With the Winter Olympics at Sochi set to begin in a matter of days, former ambassador John Beyrle, Angela Stent of Georgetown University, and CFR's Stephen Sestanovich discuss the current state and recent history of U.S.-Russia relations with Andrew Guff.
"The megaproject has returned — another Soviet legacy pursued by the singular will of Vladimir Putin, who seems incapable of escaping the ideas that nurtured him from youth. The Olympics in Sochi are often called Putin's games, a profligate investment to prove to the world Russia's resurrection, a personal validation of his 14 years — and counting — as the country's paramount ruler."
The Kremlin source told Reuters that for Putin, Khodorkovsky would have been much more of a headache if he served his sentence and was released as scheduled. If he were to stay in Russia, he would attract more attention for longer, which could empower him, the source said, adding that this way, Putin had closed his way back to Russia.
"[Putin's] worldview is that the world is in such a chaotic, incomprehensible state, that all attempts to influence it with direct action are counterproductive and only bring the opposite of the intended result,' says Fyodor Lukyanov, the editor of Russia in Global Affairs, who is seen as a good decoder of the Kremlin's thinking. Furthermore, the trope of U.S. obligation to do this or enforce that is more than galling to Putin, Lukyanov says. It is incomprehensible."
Carla Robbins argues that ignoring the Kremlin and putting current U.S.-Russia relations on pause is not an option worth pursuing. She stresses the importance of publicly warning Russia of the damage done to its global reputation through current policies, and the need to engage with Russia in areas of common interest, such as Iran.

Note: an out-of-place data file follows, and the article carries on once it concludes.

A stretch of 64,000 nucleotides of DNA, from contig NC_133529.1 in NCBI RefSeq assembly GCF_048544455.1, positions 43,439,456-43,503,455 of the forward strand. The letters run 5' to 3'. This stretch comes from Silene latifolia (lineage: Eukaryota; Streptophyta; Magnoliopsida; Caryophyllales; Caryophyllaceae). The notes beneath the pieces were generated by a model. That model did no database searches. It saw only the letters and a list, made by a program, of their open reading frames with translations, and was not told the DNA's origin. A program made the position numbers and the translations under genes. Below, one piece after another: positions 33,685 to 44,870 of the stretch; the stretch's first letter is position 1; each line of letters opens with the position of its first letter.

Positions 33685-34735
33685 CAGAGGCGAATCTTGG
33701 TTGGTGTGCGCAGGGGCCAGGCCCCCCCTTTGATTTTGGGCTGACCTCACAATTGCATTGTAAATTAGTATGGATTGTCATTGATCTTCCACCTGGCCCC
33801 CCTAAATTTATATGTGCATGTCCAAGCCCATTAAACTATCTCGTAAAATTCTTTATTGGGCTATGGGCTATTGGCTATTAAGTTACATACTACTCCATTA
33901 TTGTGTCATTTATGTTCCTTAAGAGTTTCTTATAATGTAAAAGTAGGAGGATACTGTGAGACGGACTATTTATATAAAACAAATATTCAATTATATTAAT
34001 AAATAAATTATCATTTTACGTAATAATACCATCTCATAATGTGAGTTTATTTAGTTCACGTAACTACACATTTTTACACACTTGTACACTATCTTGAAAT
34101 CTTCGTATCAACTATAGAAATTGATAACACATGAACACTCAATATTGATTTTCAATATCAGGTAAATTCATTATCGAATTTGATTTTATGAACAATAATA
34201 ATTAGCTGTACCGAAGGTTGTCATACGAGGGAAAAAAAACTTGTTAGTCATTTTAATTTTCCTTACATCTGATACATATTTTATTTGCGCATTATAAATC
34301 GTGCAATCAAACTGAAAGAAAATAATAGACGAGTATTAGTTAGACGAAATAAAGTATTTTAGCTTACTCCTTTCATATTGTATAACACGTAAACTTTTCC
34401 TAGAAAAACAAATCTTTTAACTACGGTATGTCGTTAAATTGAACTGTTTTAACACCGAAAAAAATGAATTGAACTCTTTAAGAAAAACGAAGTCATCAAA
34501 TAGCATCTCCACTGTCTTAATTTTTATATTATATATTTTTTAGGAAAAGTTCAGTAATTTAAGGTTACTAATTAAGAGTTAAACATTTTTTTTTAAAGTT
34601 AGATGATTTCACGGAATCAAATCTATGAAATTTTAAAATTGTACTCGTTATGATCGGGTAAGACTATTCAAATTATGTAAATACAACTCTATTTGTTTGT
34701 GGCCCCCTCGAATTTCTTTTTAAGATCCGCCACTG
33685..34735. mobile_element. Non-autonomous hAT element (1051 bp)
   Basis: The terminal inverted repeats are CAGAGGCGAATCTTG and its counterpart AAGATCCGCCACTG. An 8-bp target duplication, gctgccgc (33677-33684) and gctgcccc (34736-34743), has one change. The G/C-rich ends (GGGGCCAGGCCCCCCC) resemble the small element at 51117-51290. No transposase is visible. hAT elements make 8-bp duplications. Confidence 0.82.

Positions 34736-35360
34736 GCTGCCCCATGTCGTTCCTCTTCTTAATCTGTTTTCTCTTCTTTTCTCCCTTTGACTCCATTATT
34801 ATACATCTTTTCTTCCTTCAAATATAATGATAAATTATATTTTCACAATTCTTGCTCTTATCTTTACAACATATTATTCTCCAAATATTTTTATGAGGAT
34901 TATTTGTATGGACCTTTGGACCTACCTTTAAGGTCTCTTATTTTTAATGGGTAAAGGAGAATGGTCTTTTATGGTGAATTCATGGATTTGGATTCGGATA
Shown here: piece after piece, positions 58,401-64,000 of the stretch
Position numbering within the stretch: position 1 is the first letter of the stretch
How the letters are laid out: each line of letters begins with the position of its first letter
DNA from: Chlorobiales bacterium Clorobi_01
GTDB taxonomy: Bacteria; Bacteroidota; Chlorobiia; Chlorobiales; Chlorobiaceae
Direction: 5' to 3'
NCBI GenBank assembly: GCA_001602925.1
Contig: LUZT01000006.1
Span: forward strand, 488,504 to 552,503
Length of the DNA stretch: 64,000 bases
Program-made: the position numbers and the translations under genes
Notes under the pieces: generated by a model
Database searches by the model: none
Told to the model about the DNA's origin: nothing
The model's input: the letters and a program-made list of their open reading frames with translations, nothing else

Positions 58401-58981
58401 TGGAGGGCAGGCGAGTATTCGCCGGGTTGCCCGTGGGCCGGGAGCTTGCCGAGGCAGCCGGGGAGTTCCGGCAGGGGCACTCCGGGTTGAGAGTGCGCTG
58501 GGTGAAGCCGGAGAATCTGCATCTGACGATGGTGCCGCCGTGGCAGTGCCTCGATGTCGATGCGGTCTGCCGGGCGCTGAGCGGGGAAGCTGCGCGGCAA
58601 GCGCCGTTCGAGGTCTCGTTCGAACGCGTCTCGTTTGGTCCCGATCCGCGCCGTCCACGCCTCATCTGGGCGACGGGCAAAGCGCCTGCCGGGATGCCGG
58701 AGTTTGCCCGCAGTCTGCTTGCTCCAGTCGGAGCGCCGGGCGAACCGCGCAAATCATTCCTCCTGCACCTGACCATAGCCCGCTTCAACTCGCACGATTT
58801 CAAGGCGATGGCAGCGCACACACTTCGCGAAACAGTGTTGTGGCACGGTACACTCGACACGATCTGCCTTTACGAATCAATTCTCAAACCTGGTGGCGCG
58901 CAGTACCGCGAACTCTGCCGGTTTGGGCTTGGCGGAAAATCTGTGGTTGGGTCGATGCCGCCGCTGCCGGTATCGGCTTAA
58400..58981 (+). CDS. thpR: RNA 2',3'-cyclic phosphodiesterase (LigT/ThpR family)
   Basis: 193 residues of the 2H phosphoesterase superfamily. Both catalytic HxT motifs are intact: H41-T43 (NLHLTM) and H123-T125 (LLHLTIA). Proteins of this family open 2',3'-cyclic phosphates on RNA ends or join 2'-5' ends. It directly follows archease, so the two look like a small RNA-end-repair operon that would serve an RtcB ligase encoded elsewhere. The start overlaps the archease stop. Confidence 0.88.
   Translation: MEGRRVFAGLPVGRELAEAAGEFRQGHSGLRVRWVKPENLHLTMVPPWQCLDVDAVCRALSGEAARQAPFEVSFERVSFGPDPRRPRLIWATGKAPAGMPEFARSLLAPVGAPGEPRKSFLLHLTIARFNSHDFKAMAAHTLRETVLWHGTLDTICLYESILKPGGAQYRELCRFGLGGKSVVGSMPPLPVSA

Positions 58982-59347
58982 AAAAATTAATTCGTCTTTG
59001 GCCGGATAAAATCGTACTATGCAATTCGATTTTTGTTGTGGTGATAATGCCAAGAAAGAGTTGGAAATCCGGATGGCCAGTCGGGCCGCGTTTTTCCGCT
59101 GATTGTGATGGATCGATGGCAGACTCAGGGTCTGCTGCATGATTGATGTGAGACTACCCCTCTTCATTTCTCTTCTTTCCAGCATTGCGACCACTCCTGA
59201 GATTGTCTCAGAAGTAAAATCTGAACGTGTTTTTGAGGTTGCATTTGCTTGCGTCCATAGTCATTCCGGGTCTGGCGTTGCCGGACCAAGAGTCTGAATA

U.S. Secretary of State John Kerry, U.S. Secretary of Defense Chuck Hagel, Russian Foreign Minister Sergey Lavrov, and Defense Minister Sergey Shoygu met in Washington, D.C. on August 9, 2013, to discuss trade, nuclear threat reduction, and strategies to address crises in Syria and Egypt.
Asked by Ihorran Caldeira, from University of Sao Paulo
The so-called "BRICS"—Brazil, Russia, India, China, and South Africa—are a group of countries that have enjoyed relatively fast economic growth and increased political influence. Russia's economy used to occupy the middle tier of the BRICS, but today many Russians worry that it is dropping to the bottom of the group.
Syria, arms control, and economic ties are likely to be the focus of the Putin-Obama meeting in Northern Ireland, where both sides are hoping to set a new tone for the relationship, says CFR's Stephen Sestanovich.
The Council on Foreign Relations' David Rockefeller Studies Program—CFR's "think tank"—is home to more than seventy full-time, adjunct, and visiting scholars and practitioners (called "fellows"). Their expertise covers the world's major regions as well as the critical issues shaping today's global agenda. Download the printable CFR Experts Guide.
Campbell evaluates the implications of the Boko Haram insurgency and recommends that the United States support Nigerian efforts to address the drivers of Boko Haram, such as poverty and corruption, and to foster stronger ties with Nigerian civil society.
Koblentz argues that the United States should work with other nuclear-armed states to manage threats to nuclear stability in the near term and establish processes for multilateral arms control efforts over the longer term.
The authors argue that it is essential to begin working now to expand and establish rules and norms governing armed drones, thereby creating standards of behavior that other countries will be more likely to follow.
Learn more about CFR’s mission and its work over the past year in the 2014 Annual Report. The Annual Report spotlights new initiatives, high-profile events, and authoritative scholarship from CFR experts, and includes a message from CFR President Richard N. Haass. Read and download »